Halloween Overlay to Tokyo Disneyland’s 35th Anniversary
Earlier this year, we brought you a series of articles from the 35th Anniversary “Happiest Celebration!” at Tokyo Disneyland that began on April 15, 2018. The 35th plays a large role in all of this year’s seasonal festivities, as the entrance Mickey statuary has not been changed out to Halloween décor.
In 2016, we had seen the Grand Bazaar completely transformed with pumpkins. This year, we have the colorful “Happiest Celebration!” centerpiece, with some hints of Halloween colors.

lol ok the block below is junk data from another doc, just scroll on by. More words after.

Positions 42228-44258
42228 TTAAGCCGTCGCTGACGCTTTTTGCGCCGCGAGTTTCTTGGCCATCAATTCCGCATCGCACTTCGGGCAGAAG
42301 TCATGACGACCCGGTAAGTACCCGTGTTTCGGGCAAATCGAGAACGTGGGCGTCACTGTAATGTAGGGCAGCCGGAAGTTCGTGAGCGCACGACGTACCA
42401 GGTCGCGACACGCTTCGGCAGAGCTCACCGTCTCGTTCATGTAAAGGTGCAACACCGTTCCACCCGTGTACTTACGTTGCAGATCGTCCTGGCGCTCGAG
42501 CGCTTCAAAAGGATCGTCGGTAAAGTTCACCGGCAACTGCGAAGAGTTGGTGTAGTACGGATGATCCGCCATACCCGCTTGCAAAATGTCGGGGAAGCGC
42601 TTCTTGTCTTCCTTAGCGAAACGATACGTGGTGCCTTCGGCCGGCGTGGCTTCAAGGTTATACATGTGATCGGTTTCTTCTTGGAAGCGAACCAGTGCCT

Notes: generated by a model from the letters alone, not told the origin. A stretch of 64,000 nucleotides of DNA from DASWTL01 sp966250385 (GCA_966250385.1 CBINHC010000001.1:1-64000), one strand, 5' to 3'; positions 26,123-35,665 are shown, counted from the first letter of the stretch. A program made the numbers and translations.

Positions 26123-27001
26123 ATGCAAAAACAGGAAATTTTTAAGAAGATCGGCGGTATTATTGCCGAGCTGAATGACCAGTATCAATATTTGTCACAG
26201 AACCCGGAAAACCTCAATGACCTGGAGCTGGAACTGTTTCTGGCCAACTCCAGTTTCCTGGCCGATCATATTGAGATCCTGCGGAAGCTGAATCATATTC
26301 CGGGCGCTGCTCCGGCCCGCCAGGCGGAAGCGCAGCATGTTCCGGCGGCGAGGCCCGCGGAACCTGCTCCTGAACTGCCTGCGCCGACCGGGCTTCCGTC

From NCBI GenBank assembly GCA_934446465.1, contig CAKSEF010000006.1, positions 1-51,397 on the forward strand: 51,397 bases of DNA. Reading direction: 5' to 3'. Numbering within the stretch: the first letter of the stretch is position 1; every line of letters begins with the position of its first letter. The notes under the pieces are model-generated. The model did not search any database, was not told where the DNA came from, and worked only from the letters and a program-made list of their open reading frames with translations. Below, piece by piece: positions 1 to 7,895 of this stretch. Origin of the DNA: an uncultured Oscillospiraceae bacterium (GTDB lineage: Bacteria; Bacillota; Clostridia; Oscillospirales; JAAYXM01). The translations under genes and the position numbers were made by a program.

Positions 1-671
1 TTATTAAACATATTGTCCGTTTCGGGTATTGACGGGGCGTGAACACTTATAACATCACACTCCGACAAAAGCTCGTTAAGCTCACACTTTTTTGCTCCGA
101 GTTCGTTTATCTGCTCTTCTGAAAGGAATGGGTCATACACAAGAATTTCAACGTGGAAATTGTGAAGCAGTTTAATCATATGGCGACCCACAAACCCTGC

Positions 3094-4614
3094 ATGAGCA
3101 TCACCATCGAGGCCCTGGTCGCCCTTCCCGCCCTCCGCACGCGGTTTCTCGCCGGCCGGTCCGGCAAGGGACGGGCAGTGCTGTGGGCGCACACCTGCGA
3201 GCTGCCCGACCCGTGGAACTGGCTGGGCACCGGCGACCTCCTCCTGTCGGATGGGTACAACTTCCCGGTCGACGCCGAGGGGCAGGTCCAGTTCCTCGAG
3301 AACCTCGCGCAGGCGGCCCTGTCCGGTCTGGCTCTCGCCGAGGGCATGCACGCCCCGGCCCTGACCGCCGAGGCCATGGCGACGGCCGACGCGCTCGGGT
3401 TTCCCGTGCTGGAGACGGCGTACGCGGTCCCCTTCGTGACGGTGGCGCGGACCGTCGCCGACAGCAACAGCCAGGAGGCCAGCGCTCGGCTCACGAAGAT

After dark, however, guests are treated to a spooky Halloween light and projection show.
Spooky “Boo!” Parade
The new Spooky “Boo!” parade has strange but friendly ghosts looking for new friends at Tokyo Disneyland. The floats feature classic Disneyland attractions inhabited by Mickey and his pals – as well as some new eerie buddies.
Before the parade, cast members teach hand motions to go along with the choreography. This is very culturally popular amongst guests, as many participate during the parades. You’ll see the Disney characters in some of these poses as well in the photos below.
The Spooky “Boo!” parade has start and stop segments, with different musical themes for each segment. Your viewing experience will differ depending on which float stops in front of you. As always, the details on the floats and costuming are beautifully executed.